The United Kingdom and New Zealand Curriculum documents place a high importance on the Nature of Science, relating to the processes and methods used in Science.
However, with the time restraints within education, it is sometimes too easy to get caught in a trap of focussing on content rather than competencies and skills. So how and when can you make it fit into your teaching and learning program?
This article was originally printed in the October 2015 edition of UKEdMagazine
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My attempts to incorporate the Nature of Science into my classroom have also been based around loosely adapting the features of makerED, and allowing students the time to have a ‘play’. Exploring the nature of Science in your classroom doesn’t have to take long. Leaving an hour of two per topic for exploration time can give students a taste while still introducing or revising ideas for their assessments.
Recently I have used dry ice in my classroom to allow students time to play and process the ideas we have been studying as part of our Chemistry topic. A kilo or two of dry ice is a relatively safe and inexpensive way to allow students to explore and experiment, while still leading to meaningful learning.
Try providing your students with some dry ice, safety gear (dry ice should be handled with care using gloves or tongs in a well ventilated area), and a plastic container of water and some latex gloves or balloons and let them play.
Dry ice sublimes – pop a piece or two of dry ice in a rubber glove or balloon and watch it expand over time. Students can try more or less pieces, or what happens if you put some water in? What differences can you detect from a balloon filled from breathing? What about other gases?
This simple activity is great for discussing state changes and properties of solids, liquids and gases. Depending on your students observation skills, they might notice the latex or rubber might get condensation of the side, which can be linked to other examples of condensation and state changes. Or use it to discuss energy changes, as the water freezing on the outside helps to increase the temperature inside the balloon. Here in Otago, New Zealand, we link this to the spraying of water to cherry blossoms to protect them from frosts – as the water freezes it releases energy into the petals and ‘warms them up’.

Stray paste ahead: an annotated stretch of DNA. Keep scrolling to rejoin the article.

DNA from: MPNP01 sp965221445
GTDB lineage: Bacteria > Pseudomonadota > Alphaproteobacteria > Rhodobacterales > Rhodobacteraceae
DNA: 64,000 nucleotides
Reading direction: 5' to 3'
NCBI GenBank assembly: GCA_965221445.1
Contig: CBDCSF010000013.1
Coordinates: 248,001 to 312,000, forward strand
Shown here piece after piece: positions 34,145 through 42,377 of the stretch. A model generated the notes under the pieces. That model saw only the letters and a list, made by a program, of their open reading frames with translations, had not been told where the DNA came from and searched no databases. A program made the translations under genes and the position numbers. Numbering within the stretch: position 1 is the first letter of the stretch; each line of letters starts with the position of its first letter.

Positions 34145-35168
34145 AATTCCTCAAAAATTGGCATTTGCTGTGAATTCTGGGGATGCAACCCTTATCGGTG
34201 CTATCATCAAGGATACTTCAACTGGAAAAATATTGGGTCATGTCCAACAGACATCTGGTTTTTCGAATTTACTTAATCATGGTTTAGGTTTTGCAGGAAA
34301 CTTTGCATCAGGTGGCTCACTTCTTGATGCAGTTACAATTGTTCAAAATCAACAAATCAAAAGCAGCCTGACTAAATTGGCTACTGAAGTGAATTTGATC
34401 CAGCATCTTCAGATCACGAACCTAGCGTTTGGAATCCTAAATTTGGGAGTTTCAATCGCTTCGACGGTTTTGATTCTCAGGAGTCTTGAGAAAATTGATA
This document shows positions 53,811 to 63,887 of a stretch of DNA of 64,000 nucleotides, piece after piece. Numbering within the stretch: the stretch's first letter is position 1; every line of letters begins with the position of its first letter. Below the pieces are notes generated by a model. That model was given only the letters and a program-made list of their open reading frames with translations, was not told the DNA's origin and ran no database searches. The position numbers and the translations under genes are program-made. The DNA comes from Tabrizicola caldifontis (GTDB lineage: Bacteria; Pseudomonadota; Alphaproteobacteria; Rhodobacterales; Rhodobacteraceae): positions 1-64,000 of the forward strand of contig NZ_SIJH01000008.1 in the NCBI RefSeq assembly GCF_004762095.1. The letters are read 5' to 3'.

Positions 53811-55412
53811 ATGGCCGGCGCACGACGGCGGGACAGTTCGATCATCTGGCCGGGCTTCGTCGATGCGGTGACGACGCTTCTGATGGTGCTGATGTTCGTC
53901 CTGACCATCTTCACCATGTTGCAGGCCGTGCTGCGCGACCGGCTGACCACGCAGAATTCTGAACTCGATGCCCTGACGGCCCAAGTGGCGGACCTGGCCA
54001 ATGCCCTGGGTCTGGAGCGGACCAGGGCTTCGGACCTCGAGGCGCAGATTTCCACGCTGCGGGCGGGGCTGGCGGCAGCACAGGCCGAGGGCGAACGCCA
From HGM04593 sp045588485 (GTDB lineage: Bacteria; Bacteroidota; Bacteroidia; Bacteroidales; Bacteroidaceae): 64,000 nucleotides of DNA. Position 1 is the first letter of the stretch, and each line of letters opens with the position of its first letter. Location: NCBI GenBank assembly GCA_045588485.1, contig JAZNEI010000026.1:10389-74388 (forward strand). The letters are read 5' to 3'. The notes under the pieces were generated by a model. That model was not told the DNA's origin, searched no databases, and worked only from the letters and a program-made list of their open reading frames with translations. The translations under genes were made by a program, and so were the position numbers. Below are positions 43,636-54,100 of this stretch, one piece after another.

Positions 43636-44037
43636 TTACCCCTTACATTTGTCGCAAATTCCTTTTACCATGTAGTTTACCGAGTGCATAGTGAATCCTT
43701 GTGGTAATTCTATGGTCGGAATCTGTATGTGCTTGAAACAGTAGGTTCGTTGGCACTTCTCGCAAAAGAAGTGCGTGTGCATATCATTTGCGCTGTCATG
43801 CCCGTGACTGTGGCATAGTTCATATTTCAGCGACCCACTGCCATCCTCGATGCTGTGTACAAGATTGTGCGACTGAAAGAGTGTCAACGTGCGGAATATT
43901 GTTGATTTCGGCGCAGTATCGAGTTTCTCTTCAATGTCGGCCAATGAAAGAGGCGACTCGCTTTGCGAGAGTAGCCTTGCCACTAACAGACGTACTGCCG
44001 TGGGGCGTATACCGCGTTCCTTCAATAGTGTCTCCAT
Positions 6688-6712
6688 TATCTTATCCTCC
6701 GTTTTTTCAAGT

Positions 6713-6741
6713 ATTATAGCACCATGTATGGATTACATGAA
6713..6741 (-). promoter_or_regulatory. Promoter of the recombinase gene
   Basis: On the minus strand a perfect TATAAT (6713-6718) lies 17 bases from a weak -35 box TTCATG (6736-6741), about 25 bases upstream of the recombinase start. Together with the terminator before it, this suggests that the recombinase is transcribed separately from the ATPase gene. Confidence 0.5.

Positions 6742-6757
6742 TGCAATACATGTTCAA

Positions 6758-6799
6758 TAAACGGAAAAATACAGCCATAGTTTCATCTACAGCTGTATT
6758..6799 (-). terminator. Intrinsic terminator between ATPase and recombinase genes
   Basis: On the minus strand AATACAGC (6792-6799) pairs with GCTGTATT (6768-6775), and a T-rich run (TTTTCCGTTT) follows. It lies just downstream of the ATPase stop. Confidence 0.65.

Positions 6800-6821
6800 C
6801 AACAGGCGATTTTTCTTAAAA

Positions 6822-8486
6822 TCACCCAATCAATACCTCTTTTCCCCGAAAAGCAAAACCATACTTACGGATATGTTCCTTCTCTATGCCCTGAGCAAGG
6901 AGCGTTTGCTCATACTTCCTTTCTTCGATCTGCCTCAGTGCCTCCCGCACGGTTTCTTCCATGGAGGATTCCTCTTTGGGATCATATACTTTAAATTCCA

Dry ice in water – will bubble and release water vapour. The steaming cauldron look is always a winner. Does it work best with cold or hot water? More or less pellets? This is a wonderful lesson on sometime less is best, as too much dry ice just freezes the water.
Students can explore further by adding washing up liquid to the water. Which type is best? How do you get the biggest bubbles? Does adding hot water change the bubbles? What happens when the bubbles are popped? These are all little ‘mini experiments’ that the students will often ask to do, and they were delighted when they were given free rein to have a go. The bubbles look cloudy and grey form the water vapour condensing inside, which can be linked back to having ‘steamy breathe’ on a frosty morning, as the gases exhaled are colourless, but the water vapour becomes visible in the cold air.
Dry ice will acidify water – As part of my acids and bases unit, I spend a portion of time on ocean acidification due to increased atmospheric carbon dioxide and the impact this has on aquatic life with carbonate shells and exoskeletons. When universal indicator is added to the water with dry ice in it, you can see the water slowly becomes more acidic, even if the water starts of with a basic pH. I encourage my students to design a fair test to determine the impact of acid on sea shells collected from the local beach, which we can revisit over a period of 2-3 weeks.
Other dry ice ideas:
- put some pellets in a container and let them sublime for a few minutes. Then pour the colourless gas over a candle and watch it go out. Or make a slurry with some methanol or ethanol, and try freezing a flower. This is great for seniors to review freezing, melting and boiling points.
- Other ideas for playing/tinkering that I have tried include making electronic circuits, making electric motors. All you need is a battery, a strong magnet and a piece of copper wire.
- Modelling muscles by making functional limbs with cardboard and string or building a thermos flask (it leaked!!). My next project is to make a Lord Kelvin machine, as seen in the recent ‘Hunger Games’ district voice propo – bit.ly/uked15oct22.
- Other options to incorporate more nature of Science activities include getting involved in a Citizens Science project, connecting with Scientists via skype for class room or social media like twitter (#scistuchat is awesome). Science outreach and self directed projects like crest or Science fair can also be a winner if managed correctly.
So don’t let the content get you down. Making the time to allow your students to explore will be repaid by renewed enthusiasm, fun and the learning conversations it brings.
Rachel teaches Science and Chemistry at Taieri College, Aotearoa New Zealand. She has a passion for student centred learning approaches, integrating technology and blowing things up. Rachel cofounded #scichatNZ and is a Microsoft Innovative Educator Expert. Connect via Twitter – @ibpossum or read her educational musings at ibpossum.wordpress.com.